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The Lost Raft: The True Story of Madness, Mutiny, Mud, Sharks, Shipwrecks, Survival, and Extraordinary Discovery in the wake of Kon-Tiki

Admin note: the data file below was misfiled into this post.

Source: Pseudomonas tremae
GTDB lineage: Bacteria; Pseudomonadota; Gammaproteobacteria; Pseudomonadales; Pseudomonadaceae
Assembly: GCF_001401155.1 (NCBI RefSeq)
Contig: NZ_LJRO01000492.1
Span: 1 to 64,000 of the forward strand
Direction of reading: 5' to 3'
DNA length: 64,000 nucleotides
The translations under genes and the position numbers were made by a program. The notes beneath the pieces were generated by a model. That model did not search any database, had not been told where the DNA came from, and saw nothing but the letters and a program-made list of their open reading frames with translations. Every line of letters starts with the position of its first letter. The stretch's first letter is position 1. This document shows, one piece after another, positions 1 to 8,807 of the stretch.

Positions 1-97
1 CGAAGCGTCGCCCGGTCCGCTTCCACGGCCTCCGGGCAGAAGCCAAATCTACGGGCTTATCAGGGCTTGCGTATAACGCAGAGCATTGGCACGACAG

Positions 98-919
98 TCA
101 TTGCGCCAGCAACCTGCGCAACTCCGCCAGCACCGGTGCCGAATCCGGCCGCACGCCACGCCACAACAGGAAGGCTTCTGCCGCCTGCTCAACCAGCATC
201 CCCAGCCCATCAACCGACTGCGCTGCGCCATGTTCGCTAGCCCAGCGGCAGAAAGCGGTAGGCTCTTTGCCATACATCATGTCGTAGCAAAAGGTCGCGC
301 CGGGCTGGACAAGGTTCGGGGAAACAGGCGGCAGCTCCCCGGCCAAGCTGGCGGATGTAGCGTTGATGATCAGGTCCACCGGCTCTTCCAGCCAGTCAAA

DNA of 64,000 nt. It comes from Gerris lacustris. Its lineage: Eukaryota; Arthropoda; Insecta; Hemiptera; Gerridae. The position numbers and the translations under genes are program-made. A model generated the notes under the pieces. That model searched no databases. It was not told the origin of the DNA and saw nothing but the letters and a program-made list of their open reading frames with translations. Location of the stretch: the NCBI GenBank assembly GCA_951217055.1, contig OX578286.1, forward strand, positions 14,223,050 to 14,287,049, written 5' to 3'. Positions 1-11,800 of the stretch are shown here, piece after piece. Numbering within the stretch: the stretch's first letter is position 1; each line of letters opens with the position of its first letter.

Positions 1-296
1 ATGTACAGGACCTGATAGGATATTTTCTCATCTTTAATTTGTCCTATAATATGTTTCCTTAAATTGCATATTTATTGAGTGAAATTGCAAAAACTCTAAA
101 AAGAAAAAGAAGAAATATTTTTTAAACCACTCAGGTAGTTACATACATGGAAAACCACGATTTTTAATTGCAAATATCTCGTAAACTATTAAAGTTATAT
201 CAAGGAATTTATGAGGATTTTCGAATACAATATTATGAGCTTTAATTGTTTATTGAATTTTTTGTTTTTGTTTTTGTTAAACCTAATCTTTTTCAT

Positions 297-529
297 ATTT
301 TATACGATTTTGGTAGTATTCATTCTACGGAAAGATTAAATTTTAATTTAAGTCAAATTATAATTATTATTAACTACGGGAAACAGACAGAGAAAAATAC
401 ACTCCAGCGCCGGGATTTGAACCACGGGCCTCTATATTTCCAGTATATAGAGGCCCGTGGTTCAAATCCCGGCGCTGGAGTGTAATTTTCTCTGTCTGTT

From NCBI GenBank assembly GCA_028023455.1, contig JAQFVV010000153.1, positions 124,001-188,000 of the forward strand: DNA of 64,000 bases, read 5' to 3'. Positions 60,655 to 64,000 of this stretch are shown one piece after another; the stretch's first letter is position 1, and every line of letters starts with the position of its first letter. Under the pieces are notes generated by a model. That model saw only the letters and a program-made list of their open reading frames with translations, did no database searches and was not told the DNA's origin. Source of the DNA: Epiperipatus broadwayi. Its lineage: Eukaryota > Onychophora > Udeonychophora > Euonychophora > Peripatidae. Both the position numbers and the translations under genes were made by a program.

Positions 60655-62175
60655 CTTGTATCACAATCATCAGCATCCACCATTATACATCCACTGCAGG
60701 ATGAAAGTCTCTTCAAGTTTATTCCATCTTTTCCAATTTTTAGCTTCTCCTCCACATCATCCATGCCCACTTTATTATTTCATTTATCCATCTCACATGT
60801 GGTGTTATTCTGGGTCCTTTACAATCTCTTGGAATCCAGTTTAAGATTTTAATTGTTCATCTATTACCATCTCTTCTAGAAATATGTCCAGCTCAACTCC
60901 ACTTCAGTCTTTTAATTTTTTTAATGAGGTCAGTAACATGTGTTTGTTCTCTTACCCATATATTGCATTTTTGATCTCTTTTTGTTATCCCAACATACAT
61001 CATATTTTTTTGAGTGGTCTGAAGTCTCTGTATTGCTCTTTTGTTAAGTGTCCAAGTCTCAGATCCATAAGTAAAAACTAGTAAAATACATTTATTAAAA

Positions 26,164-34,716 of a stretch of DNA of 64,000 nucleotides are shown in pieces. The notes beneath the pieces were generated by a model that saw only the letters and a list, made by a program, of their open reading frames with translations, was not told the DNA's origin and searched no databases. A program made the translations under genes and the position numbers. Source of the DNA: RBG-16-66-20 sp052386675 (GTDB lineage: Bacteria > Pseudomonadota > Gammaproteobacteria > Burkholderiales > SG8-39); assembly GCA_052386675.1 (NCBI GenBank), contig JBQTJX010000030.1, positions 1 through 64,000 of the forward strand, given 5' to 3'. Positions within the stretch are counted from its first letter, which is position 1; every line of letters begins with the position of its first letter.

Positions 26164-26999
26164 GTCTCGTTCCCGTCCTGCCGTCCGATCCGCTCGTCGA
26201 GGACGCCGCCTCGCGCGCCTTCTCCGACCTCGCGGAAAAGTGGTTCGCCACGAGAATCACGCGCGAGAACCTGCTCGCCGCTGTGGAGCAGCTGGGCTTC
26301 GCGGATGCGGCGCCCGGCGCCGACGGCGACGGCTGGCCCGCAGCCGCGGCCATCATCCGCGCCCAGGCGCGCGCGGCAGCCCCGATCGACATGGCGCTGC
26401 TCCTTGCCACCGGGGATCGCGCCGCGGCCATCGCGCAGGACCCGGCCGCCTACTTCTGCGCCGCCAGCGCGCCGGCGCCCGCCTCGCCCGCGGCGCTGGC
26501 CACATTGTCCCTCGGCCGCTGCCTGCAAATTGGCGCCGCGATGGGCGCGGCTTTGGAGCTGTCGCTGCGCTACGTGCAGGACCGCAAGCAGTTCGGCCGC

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<b> “You won’t be able to put it down.”–National Geographic Adventure</b> Inspired by explorer Thor Heyerdahl and his voyage aboard the raft Kon-Tiki, author John Haslett sets out on a modern-day expedition that quickly turns into a fast-paced journey filled with sharks, shipwrecks, and discovery. <b> “ … harrowing, grueling, breathtaking … to describe (The Lost Raft), the <b> “You won’t be able to put it down.”–National Geographic Adventure</b> Inspired by explorer Thor Heyerdahl and his voyage aboard the raft Kon-Tiki, author John Haslett sets out on a modern-day expedition that quickly turns into a fast-paced journey filled with sharks, shipwrecks, and discovery. <b> “ … harrowing, grueling, breathtaking … to describe (The Lost Raft), the word riveting works best.” –Wend Magazine</b> Haslett’s narrative begins with the launching of a thirty-five thousand-pound balsa raft, the Illa-Tiki, and then follows up by thrusting the reader into life on the Pacific Ocean. Over the next five years the author and his crews alternate between living aboard primitive rafts and being marooned in alien worlds. “Haslett’s prose vibrates with energy … [he] makes you feel the lash of the sail and hear the breakers exploding against the rocks … This is a loud, insistently physical read … ” –San Francisco Chronicle Ultimately, Haslett learns the hard lessons of leadership, human frailty, and the secret history of a lost culture. An adventure book as well as a story of survival, The Lost Raft is a revealing look inside two extraordinary expeditions of the late 1990s. “Beautifully written … ” ¬–Dallas Morning News “Haslett’s two most important characters are the sea and the raft, and they come alive on almost every page.” –Publisher’s Weekly <b> “John Haslett has brilliantly combined the expeditionary toughness or Ernest Shackleton and the cutting prose of Ernest Hemmingway to fashion an instant classic of adventure.” —P.J. Capelotti, author of Sea Drift</b> <b> Book </b&gt: <b> Book</b>